Check out these four tricks used to get you to spend more (without you knowing it).
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Once upon a time, a high school student named Danielle was a bright, young teen in Kitty Robinson’s personal finance class in suburban Phoenix. Today, this remarkable young woman is winning with money thanks to a passionate teacher and the principles found in Dave Ramsey’s high school curriculum, Foundations in Personal Finance.
Living her dream
The impact of Foundations began to hit home for Danielle during her college years.
“At first, I started off college as a political science major, but then I remembered how much I enjoyed Mrs. Robinson’s class, and I took a finance class in college for fun,” says Danielle, who ended up adding two more majors—finance and economics—to her political science degree. “I took the personal finance lessons to heart and created a plan to cover expenses I would have when I started living in an apartment.”
Based on her calculations, Danielle decided to do something straight from the pages of a modern fairytale: She learned how to hunt and fish—two things she had never done before. This college student cut her meat budget down to nothing and allowed herself only $20 a week for veggies, fruits and everything else!
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“She’s quite a young woman,” says Kitty. “Here she is living her dream, doing something that people her age don’t do—self-sustained by hunting and fishing—while living on a budget!”
And thanks to her creativity, Danielle recently graduated from Northern Arizona University with the freedom to pursue yet another dream: a career in the Air Force.
Teaching common sense
Although Kitty (shown with Danielle at left) is now the career and technology education coordinator in a neighboring school district, she couldn’t be more proud of Danielle and many others. Their achievements are the true measure of her life’s work.
“For most of them—even those who weren’t quite getting it in school because of the personal challenges they were facing—something stuck,” she says. “And for the most part, they are living on a budget, staying out of debt, spending less than they make, and making sure they have appropriate insurance coverage—which to me says a lot.”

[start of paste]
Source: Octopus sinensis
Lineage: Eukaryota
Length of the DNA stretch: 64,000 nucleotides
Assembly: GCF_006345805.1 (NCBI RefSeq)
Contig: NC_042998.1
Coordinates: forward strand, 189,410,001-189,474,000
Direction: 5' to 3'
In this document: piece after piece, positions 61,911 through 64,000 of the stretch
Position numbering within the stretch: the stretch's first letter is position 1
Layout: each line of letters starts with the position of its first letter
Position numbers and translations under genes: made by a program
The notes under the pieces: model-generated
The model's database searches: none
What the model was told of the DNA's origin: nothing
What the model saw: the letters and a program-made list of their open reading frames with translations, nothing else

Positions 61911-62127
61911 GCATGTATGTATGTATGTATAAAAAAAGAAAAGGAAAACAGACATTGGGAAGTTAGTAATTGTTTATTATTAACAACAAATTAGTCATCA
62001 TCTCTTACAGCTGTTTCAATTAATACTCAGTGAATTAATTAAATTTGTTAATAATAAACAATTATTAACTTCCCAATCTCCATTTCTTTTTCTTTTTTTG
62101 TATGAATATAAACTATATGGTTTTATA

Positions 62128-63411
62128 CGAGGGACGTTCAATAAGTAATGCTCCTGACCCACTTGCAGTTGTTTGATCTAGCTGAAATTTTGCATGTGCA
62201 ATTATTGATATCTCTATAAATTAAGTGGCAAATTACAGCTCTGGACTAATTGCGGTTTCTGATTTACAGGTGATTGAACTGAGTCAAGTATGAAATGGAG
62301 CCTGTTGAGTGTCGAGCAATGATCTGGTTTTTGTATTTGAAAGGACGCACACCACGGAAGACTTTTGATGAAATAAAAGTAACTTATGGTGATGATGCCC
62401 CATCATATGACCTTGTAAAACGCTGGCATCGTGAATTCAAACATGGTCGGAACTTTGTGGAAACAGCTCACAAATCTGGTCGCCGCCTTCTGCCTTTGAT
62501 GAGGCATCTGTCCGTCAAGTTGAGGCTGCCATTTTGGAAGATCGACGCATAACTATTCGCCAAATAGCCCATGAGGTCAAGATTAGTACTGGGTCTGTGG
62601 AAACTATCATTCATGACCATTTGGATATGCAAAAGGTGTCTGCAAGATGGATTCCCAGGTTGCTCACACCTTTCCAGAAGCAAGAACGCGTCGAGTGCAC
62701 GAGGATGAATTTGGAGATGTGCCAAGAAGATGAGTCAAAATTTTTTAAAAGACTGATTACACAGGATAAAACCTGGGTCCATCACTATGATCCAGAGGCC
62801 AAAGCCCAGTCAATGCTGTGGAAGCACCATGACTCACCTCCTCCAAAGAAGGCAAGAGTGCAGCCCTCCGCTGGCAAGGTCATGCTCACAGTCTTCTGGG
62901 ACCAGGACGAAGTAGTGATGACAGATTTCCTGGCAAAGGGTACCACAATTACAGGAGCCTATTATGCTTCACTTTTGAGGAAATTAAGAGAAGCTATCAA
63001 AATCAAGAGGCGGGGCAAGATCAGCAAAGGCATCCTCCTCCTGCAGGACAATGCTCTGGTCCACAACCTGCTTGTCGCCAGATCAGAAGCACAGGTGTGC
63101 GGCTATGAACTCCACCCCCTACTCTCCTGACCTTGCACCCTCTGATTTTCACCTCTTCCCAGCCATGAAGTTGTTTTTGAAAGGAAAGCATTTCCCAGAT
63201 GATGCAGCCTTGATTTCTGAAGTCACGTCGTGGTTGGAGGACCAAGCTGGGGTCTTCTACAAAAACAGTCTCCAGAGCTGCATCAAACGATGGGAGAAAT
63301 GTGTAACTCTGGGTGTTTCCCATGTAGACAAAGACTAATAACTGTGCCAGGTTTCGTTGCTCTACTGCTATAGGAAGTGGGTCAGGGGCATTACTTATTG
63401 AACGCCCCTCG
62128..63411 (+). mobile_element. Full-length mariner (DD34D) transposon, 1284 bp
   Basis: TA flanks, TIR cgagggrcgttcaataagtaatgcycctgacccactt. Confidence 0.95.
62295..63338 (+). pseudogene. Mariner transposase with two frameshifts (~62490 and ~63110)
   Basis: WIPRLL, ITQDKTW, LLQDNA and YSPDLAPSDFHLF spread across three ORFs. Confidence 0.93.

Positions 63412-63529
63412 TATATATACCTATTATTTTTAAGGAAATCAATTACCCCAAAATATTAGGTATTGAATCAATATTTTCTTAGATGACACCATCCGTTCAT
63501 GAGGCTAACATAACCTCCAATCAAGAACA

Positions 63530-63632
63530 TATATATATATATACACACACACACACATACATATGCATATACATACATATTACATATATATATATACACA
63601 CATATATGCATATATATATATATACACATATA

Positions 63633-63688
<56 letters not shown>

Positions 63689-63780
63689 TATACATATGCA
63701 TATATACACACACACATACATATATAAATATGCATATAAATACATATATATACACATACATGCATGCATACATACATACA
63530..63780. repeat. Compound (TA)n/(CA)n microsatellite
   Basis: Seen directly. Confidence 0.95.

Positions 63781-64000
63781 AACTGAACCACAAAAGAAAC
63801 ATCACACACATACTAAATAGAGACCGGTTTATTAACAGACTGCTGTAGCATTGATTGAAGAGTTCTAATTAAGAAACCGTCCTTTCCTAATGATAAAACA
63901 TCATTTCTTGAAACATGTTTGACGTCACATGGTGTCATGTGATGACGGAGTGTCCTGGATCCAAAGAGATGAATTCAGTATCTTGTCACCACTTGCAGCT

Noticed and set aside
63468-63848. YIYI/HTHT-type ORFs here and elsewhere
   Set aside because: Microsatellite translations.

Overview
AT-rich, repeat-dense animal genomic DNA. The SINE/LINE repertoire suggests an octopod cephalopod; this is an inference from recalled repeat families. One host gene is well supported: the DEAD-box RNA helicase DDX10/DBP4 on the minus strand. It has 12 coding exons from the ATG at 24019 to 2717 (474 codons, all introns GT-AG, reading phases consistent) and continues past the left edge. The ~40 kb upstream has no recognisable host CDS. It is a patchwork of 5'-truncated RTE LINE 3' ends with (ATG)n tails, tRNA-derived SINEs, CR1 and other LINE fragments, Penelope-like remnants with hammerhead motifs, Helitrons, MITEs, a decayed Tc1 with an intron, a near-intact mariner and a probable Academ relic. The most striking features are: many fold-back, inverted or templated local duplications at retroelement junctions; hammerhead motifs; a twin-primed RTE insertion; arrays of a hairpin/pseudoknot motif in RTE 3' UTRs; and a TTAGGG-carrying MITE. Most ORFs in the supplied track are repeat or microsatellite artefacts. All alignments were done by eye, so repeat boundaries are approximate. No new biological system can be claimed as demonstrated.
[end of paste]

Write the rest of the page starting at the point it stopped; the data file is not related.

Many students would come into her class without even the basic knowledge of how to save or budget. These were earth-shattering concepts for most kids, and they were eager to learn something other than what they were seeing at home.
“Kids are living the poor decisions their parents have made with personal finance,” she says. “They want to change. They want to live freer. They want to have more choices. They want to handle their money in a way they’re not seeing their parents handle it.”
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Following a new path
In the mid-1990s, Kitty and her husband, Rob, were young parents living paycheck to paycheck. They weren’t in tons of debt, but they weren’t getting ahead either. By 1996, the couple made the mistake of refinancing their home with a balloon mortgage.
“We paid two to three mortgage payments every month,” she says of their struggle to meet the looming pay-off date. “Life really came to a standstill for us until May 17, 2000, when we paid off the house.”
It was during this time that Kitty and Rob volunteered at one of Dave Ramsey’s live events in Phoenix. They were energized by what they heard, and they decided to plug into one of Dave’s community classes to learn how to handle their money God’s ways going forward.
After counseling adults, Kitty soon realized the need to introduce Dave’s high school curriculum, Foundations in Personal Finance, into the classroom setting. Through Foundations, she’s now equipped more than 400 students to take control of their money and follow their dreams.
“The takeaway for them is hope,” she says. “They actually see a system that works. The students know they can do things differently—and probably better. That gives them hope to not have the worries or the depths of worries that their parents have.”
For more information about Foundations in Personal Finance or to be connected to a Curriculum Advisor, please visit us at daveramsey.com/teacher. Check back each week this summer to read more about how America’s teachers are changing lives.